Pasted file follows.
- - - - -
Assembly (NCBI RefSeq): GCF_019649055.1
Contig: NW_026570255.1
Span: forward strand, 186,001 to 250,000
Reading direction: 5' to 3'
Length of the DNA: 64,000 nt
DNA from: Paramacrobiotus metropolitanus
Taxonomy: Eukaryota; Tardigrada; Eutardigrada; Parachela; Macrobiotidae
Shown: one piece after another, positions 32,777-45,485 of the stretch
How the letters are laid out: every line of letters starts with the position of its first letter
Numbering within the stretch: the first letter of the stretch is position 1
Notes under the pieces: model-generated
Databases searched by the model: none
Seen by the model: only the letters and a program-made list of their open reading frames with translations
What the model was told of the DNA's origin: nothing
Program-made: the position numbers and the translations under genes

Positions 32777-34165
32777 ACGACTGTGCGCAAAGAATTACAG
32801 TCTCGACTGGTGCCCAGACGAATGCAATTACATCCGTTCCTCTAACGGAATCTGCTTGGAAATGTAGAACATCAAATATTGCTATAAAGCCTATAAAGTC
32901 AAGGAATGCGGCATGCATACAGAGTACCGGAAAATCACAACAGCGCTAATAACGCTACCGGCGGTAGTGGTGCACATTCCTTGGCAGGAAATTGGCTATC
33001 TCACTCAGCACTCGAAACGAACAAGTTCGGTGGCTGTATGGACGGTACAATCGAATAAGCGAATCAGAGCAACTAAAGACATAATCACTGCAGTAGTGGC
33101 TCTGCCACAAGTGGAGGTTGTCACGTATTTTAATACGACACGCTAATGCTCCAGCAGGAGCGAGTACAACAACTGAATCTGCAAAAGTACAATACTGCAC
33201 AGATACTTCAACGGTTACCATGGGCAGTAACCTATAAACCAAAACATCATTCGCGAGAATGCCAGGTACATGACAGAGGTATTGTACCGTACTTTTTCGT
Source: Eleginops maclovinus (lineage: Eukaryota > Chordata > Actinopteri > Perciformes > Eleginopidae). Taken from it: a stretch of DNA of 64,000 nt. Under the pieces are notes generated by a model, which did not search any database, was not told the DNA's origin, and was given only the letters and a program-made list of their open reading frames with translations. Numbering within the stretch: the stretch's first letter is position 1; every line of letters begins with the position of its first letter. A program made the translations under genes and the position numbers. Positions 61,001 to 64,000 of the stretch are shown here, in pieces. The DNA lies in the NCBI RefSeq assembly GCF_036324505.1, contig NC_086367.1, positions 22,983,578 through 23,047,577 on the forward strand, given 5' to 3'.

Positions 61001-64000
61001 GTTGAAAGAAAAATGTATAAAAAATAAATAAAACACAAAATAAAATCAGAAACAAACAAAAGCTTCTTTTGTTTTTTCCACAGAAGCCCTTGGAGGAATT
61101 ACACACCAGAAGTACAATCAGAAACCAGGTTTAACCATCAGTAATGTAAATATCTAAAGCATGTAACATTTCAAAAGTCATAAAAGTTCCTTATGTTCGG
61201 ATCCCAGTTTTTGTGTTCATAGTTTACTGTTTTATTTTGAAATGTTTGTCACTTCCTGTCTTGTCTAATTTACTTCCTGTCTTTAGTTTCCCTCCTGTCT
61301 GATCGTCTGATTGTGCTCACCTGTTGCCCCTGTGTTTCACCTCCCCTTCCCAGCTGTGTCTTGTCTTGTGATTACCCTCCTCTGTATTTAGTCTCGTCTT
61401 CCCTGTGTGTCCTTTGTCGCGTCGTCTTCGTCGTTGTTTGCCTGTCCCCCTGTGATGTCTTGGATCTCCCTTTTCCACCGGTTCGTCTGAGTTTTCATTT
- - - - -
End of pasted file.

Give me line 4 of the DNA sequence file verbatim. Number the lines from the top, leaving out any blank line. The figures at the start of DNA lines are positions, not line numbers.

Reading direction: 5' to 3'